Laboratory Procedures for Using OCTAPOL® in Cane Sugar Factory Process Streams (revised 09/19/2017)
Octapol® is shipped in an unactivated state. It is stable indefinitely in this state, provided that it is not exposed to moisture.
A few minutes before a bottle of Octapol® is to be used for the first time, it must be activated. This is done simply by removing the plastic bag containing the “ACTIVATOR” and emptying the contents of the bag into the bottle. Then the capped bottle should be shaken manually and VIGOROUSLY for at least FIVE MINUTES to insure good mixing and homogeneity of the components. It is now ready for use. However, because the powder is very finely divided and dusty, it should be allowed to sit for a few minutes before the bottle is opened.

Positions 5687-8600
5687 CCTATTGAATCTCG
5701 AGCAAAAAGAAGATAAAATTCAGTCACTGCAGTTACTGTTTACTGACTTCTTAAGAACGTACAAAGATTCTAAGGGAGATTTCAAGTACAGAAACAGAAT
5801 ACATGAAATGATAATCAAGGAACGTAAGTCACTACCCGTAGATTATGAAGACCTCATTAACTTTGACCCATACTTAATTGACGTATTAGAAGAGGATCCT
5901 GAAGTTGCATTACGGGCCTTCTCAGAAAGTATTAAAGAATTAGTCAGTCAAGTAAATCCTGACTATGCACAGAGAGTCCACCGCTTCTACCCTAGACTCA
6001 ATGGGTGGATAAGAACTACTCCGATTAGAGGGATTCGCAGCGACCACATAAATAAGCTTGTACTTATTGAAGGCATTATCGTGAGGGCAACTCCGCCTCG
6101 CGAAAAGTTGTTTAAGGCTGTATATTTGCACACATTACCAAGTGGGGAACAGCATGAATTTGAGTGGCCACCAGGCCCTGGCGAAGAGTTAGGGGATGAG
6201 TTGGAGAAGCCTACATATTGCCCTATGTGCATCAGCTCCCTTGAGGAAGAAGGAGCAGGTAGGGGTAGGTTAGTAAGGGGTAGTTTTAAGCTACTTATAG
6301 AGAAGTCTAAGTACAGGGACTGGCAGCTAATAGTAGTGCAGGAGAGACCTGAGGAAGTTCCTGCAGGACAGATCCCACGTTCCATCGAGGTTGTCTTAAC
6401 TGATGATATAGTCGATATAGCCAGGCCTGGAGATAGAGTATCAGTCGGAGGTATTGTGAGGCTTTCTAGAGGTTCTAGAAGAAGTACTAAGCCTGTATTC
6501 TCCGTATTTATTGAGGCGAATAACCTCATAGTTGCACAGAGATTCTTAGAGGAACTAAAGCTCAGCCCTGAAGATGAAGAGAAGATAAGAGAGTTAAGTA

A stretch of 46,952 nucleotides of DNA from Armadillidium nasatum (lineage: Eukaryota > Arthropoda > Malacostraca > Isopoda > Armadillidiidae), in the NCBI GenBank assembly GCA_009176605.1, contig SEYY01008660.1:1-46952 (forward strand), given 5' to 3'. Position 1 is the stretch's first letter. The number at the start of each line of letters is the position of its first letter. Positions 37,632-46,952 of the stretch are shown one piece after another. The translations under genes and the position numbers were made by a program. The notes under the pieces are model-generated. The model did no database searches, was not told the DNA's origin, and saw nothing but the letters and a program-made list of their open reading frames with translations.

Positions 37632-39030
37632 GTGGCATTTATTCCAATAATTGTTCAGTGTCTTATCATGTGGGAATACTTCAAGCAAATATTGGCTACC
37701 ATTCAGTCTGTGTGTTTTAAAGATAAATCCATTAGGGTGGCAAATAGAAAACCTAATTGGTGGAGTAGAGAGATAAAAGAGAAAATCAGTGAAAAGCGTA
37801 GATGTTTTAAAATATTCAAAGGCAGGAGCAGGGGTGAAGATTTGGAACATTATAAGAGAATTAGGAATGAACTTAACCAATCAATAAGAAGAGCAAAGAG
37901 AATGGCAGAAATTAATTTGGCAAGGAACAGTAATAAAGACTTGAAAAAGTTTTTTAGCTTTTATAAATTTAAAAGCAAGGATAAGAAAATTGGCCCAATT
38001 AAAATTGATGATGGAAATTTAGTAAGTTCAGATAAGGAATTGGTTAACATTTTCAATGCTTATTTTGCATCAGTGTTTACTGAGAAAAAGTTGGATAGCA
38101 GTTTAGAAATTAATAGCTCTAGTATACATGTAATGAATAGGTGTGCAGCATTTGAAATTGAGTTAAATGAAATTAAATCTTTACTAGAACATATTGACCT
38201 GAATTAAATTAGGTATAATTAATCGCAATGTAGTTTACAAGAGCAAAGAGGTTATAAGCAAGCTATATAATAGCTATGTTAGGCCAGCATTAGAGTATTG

IMPORTANT: THE QUANTITY OF REAGENT USED SHOULD BE THAT AMOUNT (DETERMINED BY EXPERIMENTATION) WHICH GIVES THE BEST BALANCE OF CLARITY AND FILTRATION RATE FOR THE PARTICULAR KIND OF SAMPLE BEING ANALYZED.
Generally, weights between 5 and 10 grams should work well for most samples in the 100 to 200 ml range.
Aids to filtering (Filter Aid, Diatomaceous Earth, Kieselguhr, etc) are not required with Octapol®.
2. SOME GENERAL GUIDELINES
As with dry Lead Subacetate and other clarifying reagents, the amount of Octapol® required may vary depending on the nature of the sample. Depending on the appearance of the filtrate after treatment with the clarifier, the following general statements may be made.
IF THE FILTRATE IS CLEAR AND SLIGHTLY YELLOW: This is perfect!
IF THE FILTRATE IS CLEAR AND DARK: Increase the amount of clarifier.
IF THE FILTRATE IS CLOUDY AND DARK: Increase the amount of clarifier and let sample stand longer after shaking before it is filtered. Also, double filtration may be helpful.
IF THE FILTRATE IS CLOUDY AND SLIGHTLY YELLOW: Let the sample stand longer after shaking before it is filtered. Fluted filter paper and/or double filtration may be helpful.
IF THE FILTRATE IS CLEAR AND COLORLESS: Try decreasing the amount of clarifier.
IF THE FILTRATE IS CLOUDY AND COLORLESS: Decrease the amount of clarifier.
3. SPECIFIC PROCEDURES: